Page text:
Wednesday, December 22, 2010

US equity markets continued their recent strength while Europe remains stymied as it sorts out the on-going debt crisis giving strength to the US dollar. US treasuries staged a small rally at the end of the week, and there was little news from China to move the markets.

For the week, the Dow Jones Industrial Average (DJIA) gained 82 points (+0.72%) ending the week at 11,491.91. The S&P 500 gained 4 points (+0.28%) to close Friday at 1243.91. For the year the DJIA is up 10.2% and the S&P 500 is up 11.6%.

Health Care, Consumer Discretionary, and Materials were the best performing broad sectors last week while Financials, Real Estate, and Technology brought up the rear. Year-to-date the top three broad economic sectors are Consumer Discretionary, Industrials, and Materials while Utilities, Health Care, and Financials remain at the bottom. Real Estate has fallen out of the top three broad sectors for the year for the first time in many months (it remains 4th on the list) so I will continue to watch this sector closely.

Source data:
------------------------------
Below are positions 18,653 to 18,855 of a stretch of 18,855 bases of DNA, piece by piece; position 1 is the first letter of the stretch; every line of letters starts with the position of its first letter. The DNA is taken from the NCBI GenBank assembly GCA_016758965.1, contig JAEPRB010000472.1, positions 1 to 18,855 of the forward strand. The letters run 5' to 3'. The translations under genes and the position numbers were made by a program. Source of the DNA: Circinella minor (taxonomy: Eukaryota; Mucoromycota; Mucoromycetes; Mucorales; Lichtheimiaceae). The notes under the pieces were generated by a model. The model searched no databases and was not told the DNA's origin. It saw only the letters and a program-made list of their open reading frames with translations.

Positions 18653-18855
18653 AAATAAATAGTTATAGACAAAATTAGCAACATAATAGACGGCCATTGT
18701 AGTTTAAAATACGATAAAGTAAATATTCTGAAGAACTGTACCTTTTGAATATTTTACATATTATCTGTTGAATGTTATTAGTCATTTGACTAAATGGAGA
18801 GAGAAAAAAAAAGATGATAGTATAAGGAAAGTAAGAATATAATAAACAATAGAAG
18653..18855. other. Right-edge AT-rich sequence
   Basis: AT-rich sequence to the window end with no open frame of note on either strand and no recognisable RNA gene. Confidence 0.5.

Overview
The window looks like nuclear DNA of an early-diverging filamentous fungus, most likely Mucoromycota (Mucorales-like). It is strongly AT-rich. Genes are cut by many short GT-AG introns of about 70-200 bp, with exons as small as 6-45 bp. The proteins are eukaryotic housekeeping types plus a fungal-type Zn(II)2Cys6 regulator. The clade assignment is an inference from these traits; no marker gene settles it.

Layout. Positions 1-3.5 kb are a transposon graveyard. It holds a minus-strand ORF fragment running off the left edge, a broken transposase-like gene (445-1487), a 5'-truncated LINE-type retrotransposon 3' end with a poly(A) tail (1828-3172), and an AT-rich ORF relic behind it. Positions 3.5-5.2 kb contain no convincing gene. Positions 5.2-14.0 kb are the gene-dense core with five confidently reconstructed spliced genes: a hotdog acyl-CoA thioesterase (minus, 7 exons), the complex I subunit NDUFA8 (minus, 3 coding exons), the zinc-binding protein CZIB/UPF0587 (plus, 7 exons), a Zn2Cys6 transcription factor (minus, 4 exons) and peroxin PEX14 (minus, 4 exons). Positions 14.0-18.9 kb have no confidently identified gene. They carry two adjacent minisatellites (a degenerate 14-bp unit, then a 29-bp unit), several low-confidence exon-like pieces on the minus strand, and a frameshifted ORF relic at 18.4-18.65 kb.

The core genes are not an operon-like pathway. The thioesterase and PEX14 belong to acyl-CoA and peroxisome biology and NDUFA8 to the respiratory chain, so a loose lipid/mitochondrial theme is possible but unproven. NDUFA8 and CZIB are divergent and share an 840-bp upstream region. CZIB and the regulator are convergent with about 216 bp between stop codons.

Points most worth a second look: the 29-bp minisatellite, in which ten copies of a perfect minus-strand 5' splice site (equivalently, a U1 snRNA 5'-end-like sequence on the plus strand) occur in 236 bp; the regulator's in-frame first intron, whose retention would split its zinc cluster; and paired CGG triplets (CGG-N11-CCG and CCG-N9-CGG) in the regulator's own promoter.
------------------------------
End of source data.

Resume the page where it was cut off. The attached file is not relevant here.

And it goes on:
The MSCI (EAFE) World Index lost 0.1% for the week and is now up 2.6% for the year. Chile, Sweden, and Taiwan were the top performing countries I follow this week while Indonesia, Turkey, and Vietnam were the bottom three. For the year, Thailand, Chile, and Indonesia are the top performing countries and Spain, Italy, and France are the worst. The European debt crisis emerged as the number one financial story this week and I will discuss in greater detail below.

The Euro fell 0.5 cents against the US dollar last week to close Friday at $1.3181 from the previous week's close of $1.3229. The US dollar has posted gains against the Euro for the past five of six weeks as investors shun the Euro over continuing European debt worries and improving US bond yields.